The healthcare IT paradox is putting the promised role of technology in jeopardy
July 5, 2023
Protecting patient privacy sits alongside primum non nocere (translated from Latin as “first, do no harm”) as a core tenant of healthcare. It is concerning that according to a recent SOTI research report, The Technology Lifeline: Charting Digital Progress in Healthcare, 64 percent of Canadian healthcare providers said their organization experienced one or more security breaches since 2021.
Legally and ethically, healthcare organizations and providers have a duty to secure patient information. Yet, 32 percent of Canadian healthcare organizations have experienced a deliberate or accidental data leak from an employee in the last year, and 37 percent experienced a data breach from an outside source or DDoS attack. Why is that and what can be done about it?
The pandemic accelerated digitization and mobile adoption: Over the past few years, there has been an urgency to make operations more streamlined to enable remote or hybrid working, support the growth of telehealth and facilitate bring-your-own-device (BYOD) policies.
Now there is also a shift to automation through Artificial Intelligence (AI) and Virtual Reality (VR). Organizations are rethinking which technologies are needed and where to advance healthcare.
The scale and diversification of device implementation across the healthcare sector continues to grow with 37 percent of IT professionals reporting an increase in the mix of devices (mobile devices, tablets, rugged and printers) used in their healthcare organization in the past year. Additionally, 28 percent of IT professionals reported an increase in the use of personal devices to access company systems and network.
What is becoming more apparent are concerns around how to integrate and manage these emerging technologies while transitioning away from legacy systems.
Ninety-four per cent (94 percent) of Canadian healthcare IT professionals said their organization has legacy technology and processes in place. As a result, the top three concerns facing IT professionals are security attacks (39 percent), too much time spent fixing issues (37 percent) and the inability to quickly access patient data (25 percent).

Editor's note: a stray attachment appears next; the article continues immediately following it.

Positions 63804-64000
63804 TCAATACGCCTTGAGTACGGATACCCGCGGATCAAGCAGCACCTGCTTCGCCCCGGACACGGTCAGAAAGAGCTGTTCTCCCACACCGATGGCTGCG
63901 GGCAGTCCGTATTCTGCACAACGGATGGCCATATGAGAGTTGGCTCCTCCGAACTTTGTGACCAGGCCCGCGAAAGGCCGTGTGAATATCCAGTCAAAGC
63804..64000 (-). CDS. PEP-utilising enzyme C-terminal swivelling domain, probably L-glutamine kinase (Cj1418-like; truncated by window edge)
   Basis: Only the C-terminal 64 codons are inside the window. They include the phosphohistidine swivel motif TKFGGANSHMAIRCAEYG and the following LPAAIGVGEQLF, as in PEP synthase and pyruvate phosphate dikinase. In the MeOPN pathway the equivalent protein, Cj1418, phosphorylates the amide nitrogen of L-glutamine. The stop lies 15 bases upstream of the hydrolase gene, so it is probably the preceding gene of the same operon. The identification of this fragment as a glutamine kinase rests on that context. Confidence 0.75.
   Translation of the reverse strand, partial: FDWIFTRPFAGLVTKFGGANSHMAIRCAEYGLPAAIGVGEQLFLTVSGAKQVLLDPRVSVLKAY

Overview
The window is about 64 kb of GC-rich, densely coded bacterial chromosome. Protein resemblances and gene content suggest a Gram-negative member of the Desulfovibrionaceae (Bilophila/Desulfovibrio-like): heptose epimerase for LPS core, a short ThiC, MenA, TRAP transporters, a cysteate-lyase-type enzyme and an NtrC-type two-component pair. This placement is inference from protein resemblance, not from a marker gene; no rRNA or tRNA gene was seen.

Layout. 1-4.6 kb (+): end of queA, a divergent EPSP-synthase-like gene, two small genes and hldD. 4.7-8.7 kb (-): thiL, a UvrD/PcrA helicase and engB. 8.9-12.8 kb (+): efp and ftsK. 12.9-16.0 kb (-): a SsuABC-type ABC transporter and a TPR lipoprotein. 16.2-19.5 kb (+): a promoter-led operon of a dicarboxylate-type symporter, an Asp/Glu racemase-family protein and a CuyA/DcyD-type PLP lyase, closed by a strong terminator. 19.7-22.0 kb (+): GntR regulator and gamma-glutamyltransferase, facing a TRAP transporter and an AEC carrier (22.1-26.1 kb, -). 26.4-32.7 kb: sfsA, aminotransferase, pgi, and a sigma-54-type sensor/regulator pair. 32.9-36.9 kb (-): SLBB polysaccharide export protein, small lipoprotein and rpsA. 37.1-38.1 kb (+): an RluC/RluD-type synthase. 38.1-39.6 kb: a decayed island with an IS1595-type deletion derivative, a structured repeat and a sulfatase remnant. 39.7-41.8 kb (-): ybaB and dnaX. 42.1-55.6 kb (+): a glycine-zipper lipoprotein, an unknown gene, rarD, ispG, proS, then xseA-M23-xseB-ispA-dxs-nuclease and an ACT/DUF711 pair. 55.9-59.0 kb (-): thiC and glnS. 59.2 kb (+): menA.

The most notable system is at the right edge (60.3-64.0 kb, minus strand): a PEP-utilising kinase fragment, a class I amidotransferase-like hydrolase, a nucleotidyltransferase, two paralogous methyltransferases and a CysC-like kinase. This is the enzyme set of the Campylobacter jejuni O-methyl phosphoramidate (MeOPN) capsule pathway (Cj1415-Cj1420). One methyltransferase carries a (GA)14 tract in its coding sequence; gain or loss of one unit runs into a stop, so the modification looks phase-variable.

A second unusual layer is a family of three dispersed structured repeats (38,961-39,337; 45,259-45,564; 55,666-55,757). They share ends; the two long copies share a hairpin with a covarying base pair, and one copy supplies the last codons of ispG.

As new technologies are adopted, not only should new security processes be introduced, but organizations must also review their Enterprise Mobile Management (EMM) strategy and solutions.
This is to ensure IT teams can monitor device use and fix issues as they arise in near real-time. If not, administrative lapses, maintenance struggles, device downtime, lost efficiency and sub-optimal patient care will become even bigger issues.
The healthcare IT paradox: Over the past few years, frontline healthcare workers have made heroic efforts in keeping patients safe and healthy. In tandem, healthcare IT workers had to implement new technologies in a short amount of time, effectively plugging advanced mobile technology into an outdated backend system or platform.
The issue is that while 82 percent of healthcare IT professionals reported that their organizations used tablets or laptops and 81 percent used smartphones in the last year, organizations need to ensure they are effectively managing these devices.
Fifty-one percent of healthcare IT workers cannot detect new devices, support devices remotely or get detailed information on device usage with legacy IT infrastructure, while 54 percent spend too much time fixing issues and not enough time working on essential IT issues.